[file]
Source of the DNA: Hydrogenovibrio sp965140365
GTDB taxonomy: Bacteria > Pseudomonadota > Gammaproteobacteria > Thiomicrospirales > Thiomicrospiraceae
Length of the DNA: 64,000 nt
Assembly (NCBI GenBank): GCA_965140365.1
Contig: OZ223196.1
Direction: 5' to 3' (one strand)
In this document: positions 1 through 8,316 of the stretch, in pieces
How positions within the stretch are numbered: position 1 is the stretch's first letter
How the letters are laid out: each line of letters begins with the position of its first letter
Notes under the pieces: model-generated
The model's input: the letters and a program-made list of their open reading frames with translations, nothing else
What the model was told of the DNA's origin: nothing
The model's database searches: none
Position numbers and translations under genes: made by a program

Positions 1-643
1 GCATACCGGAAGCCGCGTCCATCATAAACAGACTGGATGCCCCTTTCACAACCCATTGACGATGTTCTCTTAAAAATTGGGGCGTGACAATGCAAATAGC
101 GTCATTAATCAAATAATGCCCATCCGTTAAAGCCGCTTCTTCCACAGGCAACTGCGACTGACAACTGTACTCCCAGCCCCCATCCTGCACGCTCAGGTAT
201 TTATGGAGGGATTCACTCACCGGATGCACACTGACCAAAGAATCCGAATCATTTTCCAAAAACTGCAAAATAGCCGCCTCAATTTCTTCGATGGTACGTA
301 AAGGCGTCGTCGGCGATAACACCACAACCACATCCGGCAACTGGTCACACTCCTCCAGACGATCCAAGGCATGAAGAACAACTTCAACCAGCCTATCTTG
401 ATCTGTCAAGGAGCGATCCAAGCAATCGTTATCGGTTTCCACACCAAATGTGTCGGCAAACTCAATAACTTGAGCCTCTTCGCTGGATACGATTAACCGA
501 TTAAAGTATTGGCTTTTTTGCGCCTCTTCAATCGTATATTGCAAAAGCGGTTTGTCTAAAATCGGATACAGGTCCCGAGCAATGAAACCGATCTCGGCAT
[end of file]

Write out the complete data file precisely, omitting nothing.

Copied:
Source of the DNA: Hydrogenovibrio sp965140365
GTDB taxonomy: Bacteria > Pseudomonadota > Gammaproteobacteria > Thiomicrospirales > Thiomicrospiraceae
Length of the DNA: 64,000 nt
Assembly (NCBI GenBank): GCA_965140365.1
Contig: OZ223196.1
Direction: 5' to 3' (one strand)
In this document: positions 1 through 8,316 of the stretch, in pieces
How positions within the stretch are numbered: position 1 is the stretch's first letter
How the letters are laid out: each line of letters begins with the position of its first letter
Notes under the pieces: model-generated
The model's input: the letters and a program-made list of their open reading frames with translations, nothing else
What the model was told of the DNA's origin: nothing
The model's database searches: none
Position numbers and translations under genes: made by a program

Positions 1-643
1 GCATACCGGAAGCCGCGTCCATCATAAACAGACTGGATGCCCCTTTCACAACCCATTGACGATGTTCTCTTAAAAATTGGGGCGTGACAATGCAAATAGC
101 GTCATTAATCAAATAATGCCCATCCGTTAAAGCCGCTTCTTCCACAGGCAACTGCGACTGACAACTGTACTCCCAGCCCCCATCCTGCACGCTCAGGTAT
201 TTATGGAGGGATTCACTCACCGGATGCACACTGACCAAAGAATCCGAATCATTTTCCAAAAACTGCAAAATAGCCGCCTCAATTTCTTCGATGGTACGTA
301 AAGGCGTCGTCGGCGATAACACCACAACCACATCCGGCAACTGGTCACACTCCTCCAGACGATCCAAGGCATGAAGAACAACTTCAACCAGCCTATCTTG
401 ATCTGTCAAGGAGCGATCCAAGCAATCGTTATCGGTTTCCACACCAAATGTGTCGGCAAACTCAATAACTTGAGCCTCTTCGCTGGATACGATTAACCGA
501 TTAAAGTATTGGCTTTTTTGCGCCTCTTCAATCGTATATTGCAAAAGCGGTTTGTCTAAAATCGGATACAGGTCCCGAGCAATGAAACCGATCTCGGCAT